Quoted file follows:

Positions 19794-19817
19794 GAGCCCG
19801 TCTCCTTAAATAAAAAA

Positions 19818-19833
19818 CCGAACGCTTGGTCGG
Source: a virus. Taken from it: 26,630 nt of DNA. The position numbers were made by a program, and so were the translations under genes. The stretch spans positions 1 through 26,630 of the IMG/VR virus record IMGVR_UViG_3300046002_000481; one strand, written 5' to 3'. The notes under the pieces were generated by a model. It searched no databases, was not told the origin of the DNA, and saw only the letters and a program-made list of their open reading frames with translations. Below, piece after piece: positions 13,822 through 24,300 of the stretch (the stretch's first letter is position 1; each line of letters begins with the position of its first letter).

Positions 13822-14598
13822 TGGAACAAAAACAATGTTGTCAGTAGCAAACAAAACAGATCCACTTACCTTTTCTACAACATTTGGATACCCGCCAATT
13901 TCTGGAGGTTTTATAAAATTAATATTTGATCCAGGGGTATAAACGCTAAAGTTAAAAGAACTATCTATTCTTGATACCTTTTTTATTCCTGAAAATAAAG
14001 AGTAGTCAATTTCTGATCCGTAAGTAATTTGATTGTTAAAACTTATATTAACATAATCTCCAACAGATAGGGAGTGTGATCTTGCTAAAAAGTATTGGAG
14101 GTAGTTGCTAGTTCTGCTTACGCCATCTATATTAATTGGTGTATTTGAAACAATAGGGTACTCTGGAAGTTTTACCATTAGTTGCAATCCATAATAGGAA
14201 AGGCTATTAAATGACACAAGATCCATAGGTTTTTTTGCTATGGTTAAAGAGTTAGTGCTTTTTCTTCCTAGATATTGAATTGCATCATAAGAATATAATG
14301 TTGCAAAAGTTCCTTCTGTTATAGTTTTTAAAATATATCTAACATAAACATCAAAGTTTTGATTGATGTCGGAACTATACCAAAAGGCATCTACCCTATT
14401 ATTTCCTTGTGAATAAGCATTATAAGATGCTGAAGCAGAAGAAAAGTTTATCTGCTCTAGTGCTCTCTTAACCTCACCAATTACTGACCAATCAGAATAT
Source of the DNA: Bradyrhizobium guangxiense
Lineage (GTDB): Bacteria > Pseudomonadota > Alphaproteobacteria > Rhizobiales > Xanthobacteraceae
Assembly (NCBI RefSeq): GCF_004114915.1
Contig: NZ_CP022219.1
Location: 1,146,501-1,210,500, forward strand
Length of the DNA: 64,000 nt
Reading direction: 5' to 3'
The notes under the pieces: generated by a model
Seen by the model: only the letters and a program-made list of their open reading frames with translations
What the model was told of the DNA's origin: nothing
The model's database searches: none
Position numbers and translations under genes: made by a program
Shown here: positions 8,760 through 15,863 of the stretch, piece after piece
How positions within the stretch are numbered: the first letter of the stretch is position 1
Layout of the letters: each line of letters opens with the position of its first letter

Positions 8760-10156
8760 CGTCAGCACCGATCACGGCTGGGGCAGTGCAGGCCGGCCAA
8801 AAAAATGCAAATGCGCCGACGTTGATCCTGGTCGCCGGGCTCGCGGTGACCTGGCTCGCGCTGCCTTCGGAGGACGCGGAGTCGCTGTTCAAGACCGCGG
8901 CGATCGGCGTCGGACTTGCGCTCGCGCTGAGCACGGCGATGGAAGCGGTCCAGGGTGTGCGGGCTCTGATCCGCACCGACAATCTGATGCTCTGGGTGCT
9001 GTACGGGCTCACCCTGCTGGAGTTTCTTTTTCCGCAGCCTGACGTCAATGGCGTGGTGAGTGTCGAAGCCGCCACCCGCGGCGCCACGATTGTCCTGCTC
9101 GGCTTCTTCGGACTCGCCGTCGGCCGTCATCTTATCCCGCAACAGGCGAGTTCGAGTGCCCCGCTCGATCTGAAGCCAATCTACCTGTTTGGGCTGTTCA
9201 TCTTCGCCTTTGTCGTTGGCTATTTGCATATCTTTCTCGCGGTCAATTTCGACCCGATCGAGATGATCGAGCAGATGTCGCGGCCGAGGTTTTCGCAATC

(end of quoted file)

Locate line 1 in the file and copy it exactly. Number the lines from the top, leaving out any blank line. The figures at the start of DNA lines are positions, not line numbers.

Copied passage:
Positions 19794-19817